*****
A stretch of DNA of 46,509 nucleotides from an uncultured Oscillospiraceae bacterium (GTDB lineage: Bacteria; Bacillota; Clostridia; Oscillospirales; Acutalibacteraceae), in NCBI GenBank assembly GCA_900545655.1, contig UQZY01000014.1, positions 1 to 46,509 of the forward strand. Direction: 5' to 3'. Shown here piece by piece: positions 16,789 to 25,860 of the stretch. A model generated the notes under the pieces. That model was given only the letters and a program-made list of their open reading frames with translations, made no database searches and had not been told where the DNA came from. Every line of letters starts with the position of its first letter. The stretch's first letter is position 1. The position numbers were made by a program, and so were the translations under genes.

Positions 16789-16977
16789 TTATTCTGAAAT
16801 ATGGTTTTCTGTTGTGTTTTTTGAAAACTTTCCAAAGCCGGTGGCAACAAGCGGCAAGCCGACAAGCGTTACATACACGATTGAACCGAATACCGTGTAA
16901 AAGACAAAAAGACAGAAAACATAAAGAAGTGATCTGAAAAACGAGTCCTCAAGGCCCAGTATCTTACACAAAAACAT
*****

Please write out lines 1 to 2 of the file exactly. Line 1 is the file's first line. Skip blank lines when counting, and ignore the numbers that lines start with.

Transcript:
A stretch of DNA of 46,509 nucleotides from an uncultured Oscillospiraceae bacterium (GTDB lineage: Bacteria; Bacillota; Clostridia; Oscillospirales; Acutalibacteraceae), in NCBI GenBank assembly GCA_900545655.1, contig UQZY01000014.1, positions 1 to 46,509 of the forward strand. Direction: 5' to 3'. Shown here piece by piece: positions 16,789 to 25,860 of the stretch. A model generated the notes under the pieces. That model was given only the letters and a program-made list of their open reading frames with translations, made no database searches and had not been told where the DNA came from. Every line of letters starts with the position of its first letter. The stretch's first letter is position 1. The position numbers were made by a program, and so were the translations under genes.

Positions 16789-16977